- Population: 2.5 Million
- Location: Southern Coast
Santo Domingo is the capital of the Dominican Republic, founded in 1496, and is the oldest European city in the New World. It’s located on the southern coast, and contains a population of approximately 2 and a half million people.
The city was destroyed by an earthquake in 1562, and was burnt down in 1586 by the British explorer Sir Francis Drake. Constant attacks by the British and French meant the city was never able to recover.
Alcazar de Colon
Inside of a colonial building
The country only achieved independence in 1843 when the father of the Dominican Republic, Juan Pablo Duarte, declared independence. However, a lack of governmental control ended with the dictatorship of Trujillo, after whom Santo Domingo was renamed as Ciudad Trujillo in 1936 – and only changed back on Trujillo’s death in 1961.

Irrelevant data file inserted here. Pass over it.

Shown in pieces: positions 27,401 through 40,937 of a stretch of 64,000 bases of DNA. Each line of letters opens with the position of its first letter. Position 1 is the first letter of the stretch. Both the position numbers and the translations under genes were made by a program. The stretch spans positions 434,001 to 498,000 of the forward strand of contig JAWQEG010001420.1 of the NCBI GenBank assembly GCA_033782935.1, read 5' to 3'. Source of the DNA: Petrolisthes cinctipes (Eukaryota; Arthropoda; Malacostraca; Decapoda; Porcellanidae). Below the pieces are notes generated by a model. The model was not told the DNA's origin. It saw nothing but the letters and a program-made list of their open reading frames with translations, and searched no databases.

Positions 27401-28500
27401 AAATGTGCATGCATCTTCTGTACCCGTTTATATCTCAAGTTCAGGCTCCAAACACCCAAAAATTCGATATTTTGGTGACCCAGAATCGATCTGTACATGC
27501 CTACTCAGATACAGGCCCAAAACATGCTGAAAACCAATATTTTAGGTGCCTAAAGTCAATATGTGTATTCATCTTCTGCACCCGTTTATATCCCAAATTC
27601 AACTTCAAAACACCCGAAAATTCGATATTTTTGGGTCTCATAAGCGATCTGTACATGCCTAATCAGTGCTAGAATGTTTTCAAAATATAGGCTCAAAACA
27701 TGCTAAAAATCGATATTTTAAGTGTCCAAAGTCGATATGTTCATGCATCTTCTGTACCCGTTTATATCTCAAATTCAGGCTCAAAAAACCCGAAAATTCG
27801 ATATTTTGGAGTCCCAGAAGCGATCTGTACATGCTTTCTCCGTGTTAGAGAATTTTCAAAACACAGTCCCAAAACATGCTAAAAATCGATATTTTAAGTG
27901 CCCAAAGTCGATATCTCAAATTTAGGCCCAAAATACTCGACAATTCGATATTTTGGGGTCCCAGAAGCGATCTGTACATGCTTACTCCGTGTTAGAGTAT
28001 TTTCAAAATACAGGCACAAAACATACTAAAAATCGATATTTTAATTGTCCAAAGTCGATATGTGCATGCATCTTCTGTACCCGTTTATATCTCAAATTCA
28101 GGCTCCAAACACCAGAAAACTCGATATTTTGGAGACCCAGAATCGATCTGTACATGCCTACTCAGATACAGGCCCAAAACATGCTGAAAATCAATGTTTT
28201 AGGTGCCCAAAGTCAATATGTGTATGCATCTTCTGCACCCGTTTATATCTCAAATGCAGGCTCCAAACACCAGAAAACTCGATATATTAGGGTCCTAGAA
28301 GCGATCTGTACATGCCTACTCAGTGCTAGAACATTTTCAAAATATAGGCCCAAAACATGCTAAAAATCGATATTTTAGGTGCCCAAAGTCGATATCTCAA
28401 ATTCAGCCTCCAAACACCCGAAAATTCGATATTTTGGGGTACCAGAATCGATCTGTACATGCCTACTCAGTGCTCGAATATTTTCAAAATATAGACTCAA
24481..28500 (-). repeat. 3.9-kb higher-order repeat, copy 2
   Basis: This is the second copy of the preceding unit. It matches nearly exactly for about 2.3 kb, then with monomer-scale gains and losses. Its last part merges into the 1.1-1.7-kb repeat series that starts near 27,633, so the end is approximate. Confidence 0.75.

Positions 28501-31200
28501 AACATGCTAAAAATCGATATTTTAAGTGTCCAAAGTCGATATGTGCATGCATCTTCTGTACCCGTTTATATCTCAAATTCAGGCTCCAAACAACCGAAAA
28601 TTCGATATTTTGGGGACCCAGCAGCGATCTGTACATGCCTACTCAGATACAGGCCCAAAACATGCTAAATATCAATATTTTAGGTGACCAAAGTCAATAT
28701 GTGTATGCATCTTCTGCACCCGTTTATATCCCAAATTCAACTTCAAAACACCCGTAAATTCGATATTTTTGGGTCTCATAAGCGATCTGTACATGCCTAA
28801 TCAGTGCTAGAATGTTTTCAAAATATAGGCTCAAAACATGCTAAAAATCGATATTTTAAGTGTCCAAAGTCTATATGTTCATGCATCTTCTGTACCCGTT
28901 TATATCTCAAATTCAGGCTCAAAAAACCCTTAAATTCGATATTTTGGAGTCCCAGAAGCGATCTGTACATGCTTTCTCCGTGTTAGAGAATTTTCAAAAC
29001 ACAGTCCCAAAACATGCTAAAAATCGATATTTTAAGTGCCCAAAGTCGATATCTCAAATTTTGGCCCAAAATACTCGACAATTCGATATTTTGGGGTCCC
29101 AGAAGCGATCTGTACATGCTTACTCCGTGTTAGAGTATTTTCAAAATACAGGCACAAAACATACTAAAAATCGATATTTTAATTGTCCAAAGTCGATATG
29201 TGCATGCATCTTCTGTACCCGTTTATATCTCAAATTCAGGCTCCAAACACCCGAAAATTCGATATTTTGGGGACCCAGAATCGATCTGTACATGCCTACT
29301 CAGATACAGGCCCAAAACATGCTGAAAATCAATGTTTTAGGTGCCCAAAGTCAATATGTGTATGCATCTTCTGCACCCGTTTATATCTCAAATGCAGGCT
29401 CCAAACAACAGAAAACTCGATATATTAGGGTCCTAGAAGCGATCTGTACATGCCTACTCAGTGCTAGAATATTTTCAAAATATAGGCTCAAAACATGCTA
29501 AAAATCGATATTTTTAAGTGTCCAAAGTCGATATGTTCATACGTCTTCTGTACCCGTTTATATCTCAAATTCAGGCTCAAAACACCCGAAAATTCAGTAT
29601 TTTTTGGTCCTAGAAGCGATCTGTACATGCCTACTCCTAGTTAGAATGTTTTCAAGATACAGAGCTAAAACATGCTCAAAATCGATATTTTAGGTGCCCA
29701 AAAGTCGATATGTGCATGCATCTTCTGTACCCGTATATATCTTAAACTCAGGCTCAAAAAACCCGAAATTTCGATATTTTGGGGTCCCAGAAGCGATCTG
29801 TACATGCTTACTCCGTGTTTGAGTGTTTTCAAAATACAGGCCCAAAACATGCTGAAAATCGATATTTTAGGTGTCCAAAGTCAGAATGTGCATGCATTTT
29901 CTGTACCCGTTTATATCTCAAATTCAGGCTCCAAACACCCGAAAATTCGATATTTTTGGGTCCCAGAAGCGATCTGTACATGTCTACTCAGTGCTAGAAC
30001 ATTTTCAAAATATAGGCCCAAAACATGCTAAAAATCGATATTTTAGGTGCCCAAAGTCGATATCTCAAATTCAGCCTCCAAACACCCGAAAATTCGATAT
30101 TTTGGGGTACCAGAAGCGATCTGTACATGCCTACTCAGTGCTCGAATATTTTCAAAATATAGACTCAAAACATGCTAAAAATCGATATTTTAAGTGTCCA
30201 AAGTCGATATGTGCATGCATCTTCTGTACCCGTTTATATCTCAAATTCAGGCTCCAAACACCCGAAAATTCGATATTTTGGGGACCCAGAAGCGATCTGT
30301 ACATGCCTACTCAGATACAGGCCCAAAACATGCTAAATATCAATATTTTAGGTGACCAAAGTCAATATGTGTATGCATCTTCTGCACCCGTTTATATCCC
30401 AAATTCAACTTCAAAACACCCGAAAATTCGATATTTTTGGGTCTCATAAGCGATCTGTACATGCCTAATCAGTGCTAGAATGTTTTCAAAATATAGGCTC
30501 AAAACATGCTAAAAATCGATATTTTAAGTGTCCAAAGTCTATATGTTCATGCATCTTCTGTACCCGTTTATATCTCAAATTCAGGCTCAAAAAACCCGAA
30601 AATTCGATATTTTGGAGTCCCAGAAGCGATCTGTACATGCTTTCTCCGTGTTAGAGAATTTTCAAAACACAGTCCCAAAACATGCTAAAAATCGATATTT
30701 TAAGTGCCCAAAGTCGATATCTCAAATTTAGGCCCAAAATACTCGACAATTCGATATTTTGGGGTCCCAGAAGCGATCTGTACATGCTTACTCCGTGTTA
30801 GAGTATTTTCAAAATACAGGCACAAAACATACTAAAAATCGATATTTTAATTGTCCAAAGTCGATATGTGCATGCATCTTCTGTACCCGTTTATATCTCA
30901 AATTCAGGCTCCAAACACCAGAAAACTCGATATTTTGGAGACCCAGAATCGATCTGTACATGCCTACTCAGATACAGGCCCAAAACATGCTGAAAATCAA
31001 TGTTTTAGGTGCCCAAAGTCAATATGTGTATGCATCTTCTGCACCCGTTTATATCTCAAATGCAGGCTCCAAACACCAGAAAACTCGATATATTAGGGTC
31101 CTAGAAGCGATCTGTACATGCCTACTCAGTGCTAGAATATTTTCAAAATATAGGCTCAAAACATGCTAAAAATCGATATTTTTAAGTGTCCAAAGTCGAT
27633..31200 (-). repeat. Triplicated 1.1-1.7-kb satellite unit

The Casa de Francia is an important place, having served as the home of the conqueror of present-day Mexico, Hernan Cortes. The oldest colonial military edifice in the New World is located in Santo Domingo: the Fortaleza Ozama was constructed in 1502 and was in use for over two hundred years, having been occupied by Spain, England, France, Haiti, Gran Colombia, the United States and the Dominican Republic over time. Other sites are the Catedral Primada de América, the oldest cathedral still in operation in the western hemisphere. Another attraction of the city is its Botanical Gardens, a two-square-kilometer area of varying species of beautiful plants.
The weather in Santo Domingo remains pleasant all year round; the temperatures range from 29 degrees during winter, increasing to 31 in the summertime. At nighttime, these figures fall to about 19 and 22 respectively.
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